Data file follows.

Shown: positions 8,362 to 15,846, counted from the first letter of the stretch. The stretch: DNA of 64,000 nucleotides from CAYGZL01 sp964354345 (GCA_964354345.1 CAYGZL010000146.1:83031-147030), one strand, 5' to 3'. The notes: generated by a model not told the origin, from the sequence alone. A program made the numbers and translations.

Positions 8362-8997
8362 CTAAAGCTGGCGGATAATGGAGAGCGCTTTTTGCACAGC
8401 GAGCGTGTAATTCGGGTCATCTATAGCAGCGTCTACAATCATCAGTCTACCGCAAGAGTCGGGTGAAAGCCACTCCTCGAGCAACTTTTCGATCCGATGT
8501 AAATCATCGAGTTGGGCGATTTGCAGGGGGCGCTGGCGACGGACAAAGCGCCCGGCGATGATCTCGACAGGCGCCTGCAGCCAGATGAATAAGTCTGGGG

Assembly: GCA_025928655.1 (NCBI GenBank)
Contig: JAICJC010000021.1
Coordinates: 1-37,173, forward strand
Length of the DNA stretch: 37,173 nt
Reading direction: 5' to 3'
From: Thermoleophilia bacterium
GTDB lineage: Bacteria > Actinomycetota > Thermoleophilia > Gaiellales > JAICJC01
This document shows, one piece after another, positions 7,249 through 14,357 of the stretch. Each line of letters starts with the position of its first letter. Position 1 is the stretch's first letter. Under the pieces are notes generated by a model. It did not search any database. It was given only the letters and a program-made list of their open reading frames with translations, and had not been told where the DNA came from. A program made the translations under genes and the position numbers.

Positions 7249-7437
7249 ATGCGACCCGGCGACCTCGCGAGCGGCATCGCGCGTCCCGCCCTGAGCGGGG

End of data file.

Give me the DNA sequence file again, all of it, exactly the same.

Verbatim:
Shown: positions 8,362 to 15,846, counted from the first letter of the stretch. The stretch: DNA of 64,000 nucleotides from CAYGZL01 sp964354345 (GCA_964354345.1 CAYGZL010000146.1:83031-147030), one strand, 5' to 3'. The notes: generated by a model not told the origin, from the sequence alone. A program made the numbers and translations.

Positions 8362-8997
8362 CTAAAGCTGGCGGATAATGGAGAGCGCTTTTTGCACAGC
8401 GAGCGTGTAATTCGGGTCATCTATAGCAGCGTCTACAATCATCAGTCTACCGCAAGAGTCGGGTGAAAGCCACTCCTCGAGCAACTTTTCGATCCGATGT
8501 AAATCATCGAGTTGGGCGATTTGCAGGGGGCGCTGGCGACGGACAAAGCGCCCGGCGATGATCTCGACAGGCGCCTGCAGCCAGATGAATAAGTCTGGGG

Assembly: GCA_025928655.1 (NCBI GenBank)
Contig: JAICJC010000021.1
Coordinates: 1-37,173, forward strand
Length of the DNA stretch: 37,173 nt
Reading direction: 5' to 3'
From: Thermoleophilia bacterium
GTDB lineage: Bacteria > Actinomycetota > Thermoleophilia > Gaiellales > JAICJC01
This document shows, one piece after another, positions 7,249 through 14,357 of the stretch. Each line of letters starts with the position of its first letter. Position 1 is the stretch's first letter. Under the pieces are notes generated by a model. It did not search any database. It was given only the letters and a program-made list of their open reading frames with translations, and had not been told where the DNA came from. A program made the translations under genes and the position numbers.

Positions 7249-7437
7249 ATGCGACCCGGCGACCTCGCGAGCGGCATCGCGCGTCCCGCCCTGAGCGGGG